Pastor's Note- July 21, 2013

I remember when I was trying to figure out to which life was God was calling me.  I spent at least six years “discerning” my vocation. Because I resisted the idea of becoming a priest and Jesuit, my heart was marked more by restlessness than by peace and contentment.  Describing this feeling, the poet, Francis Thompson, once wrote:

 

            I fled Him, down the nights and down the days;

            I fled Him, down the arches of the years;

            I fled Him, down the labyrinthine ways

            Of my own mind; and in the midst of tears

            I hid from Him, and under running laughter.

 

I wanted clarity; I wanted a tangible sense that I was doing what I was supposed to do, that I was following God’s will.  Many of us are often preoccupied with first discovering and then fulfilling God’s will in our lives.  Even though such language is common in our Catholic Christian faith, in a way, I have grown to believe that it is like “putting the cart ahead of the horse.” 

 

This Sunday’s gospel passage is the familiar story of Mary and Martha. The Lord comes to visit and Martha busies herself, probably in serving Him, while Mary simply sits at His feet.  After some time, Martha asks Christ if he is not bothered by Mary’s lack of help.  Jesus gives Martha, and us, a confusing and difficult answer.  He says, “there is need of only one thing . . . [and] Mary has chosen the better part.”  I know that most of us sympathize with Martha – she is working to serve the Lord and others.  Isn’t this the right thing to do? I once saw a bumper-sticker which read: “Jesus is coming, so look busy.” If each of us is personally and passionately loved by God, which we are, then which do you think God prefers – that we anxiously and fearfully seek to serve Him in just the right way, or that sit at His feet and allow Him to see us, to hold us, to caress us and to love us?  Mary chose the “better part” because she was not interested in presenting to the Lord the works of her hands, but rather in taking His hands into her own.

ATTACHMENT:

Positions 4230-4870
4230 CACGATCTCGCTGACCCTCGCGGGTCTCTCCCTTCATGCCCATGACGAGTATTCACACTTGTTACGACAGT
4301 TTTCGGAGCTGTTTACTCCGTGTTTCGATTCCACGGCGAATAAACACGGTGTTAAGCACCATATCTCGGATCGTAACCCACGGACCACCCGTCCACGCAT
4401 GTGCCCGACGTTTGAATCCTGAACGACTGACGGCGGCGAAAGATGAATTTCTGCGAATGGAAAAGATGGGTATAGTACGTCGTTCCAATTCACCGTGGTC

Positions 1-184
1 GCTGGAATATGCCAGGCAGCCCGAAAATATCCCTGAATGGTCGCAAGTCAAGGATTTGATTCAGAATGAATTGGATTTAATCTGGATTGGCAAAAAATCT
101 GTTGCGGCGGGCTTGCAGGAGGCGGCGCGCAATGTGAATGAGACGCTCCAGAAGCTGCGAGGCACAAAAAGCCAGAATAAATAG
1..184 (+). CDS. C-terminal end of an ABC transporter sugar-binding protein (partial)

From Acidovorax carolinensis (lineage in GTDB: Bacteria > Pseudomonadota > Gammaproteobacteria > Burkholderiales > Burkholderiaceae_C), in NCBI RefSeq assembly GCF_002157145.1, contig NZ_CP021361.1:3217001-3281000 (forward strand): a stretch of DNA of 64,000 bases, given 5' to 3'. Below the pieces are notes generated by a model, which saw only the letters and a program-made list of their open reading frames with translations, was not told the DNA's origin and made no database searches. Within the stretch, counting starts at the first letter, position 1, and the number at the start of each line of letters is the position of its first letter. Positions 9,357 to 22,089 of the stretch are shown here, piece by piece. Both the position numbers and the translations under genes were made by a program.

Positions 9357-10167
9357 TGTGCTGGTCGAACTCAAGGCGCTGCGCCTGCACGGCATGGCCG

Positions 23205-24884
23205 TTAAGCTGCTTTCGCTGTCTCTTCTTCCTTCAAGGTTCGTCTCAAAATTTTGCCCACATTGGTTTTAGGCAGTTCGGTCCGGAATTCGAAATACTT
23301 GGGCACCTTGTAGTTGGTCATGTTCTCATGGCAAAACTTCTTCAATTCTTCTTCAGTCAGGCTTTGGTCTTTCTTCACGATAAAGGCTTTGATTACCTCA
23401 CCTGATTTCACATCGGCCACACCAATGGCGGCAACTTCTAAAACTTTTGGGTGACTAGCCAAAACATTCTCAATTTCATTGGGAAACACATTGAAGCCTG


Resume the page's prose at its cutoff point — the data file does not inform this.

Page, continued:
“In the midst of tears” we can hide from the Lord.  In trying to discern to gain clarity of our life’s vocation, we can hide from the Lord.  We don’t have to prove ourselves to God, to sort of justify ourselves to the Lord.  We are loved by Him and, quite frankly, nothing else matters.  When we know His love, we do not have to be preoccupied about doing the right thing or following God’s will.  We simply have to be who we are – the beloved of the Lover.  And then, we can’t go wrong.  The Psalmist asks, “O Lord, who may abide in your tent?”  It seems almost irreverent to believe and to say, but church, we can “abide in your tent” because the Lord has invited us in.  Our hearts are filled with peace and gentleness when we begin to know this truth of our faith. A principle of our faith, no matter how hard it is to believe, is that it is God who seeks each of us, instead of us seeking God.  As Francis Thompson discovered: “I am He Whom thou seekest!”  We don’t have to prove ourselves to God.  His gift is before us, that is, His love is given to us.

 

God Bless & Take Care,

 

Fr. John


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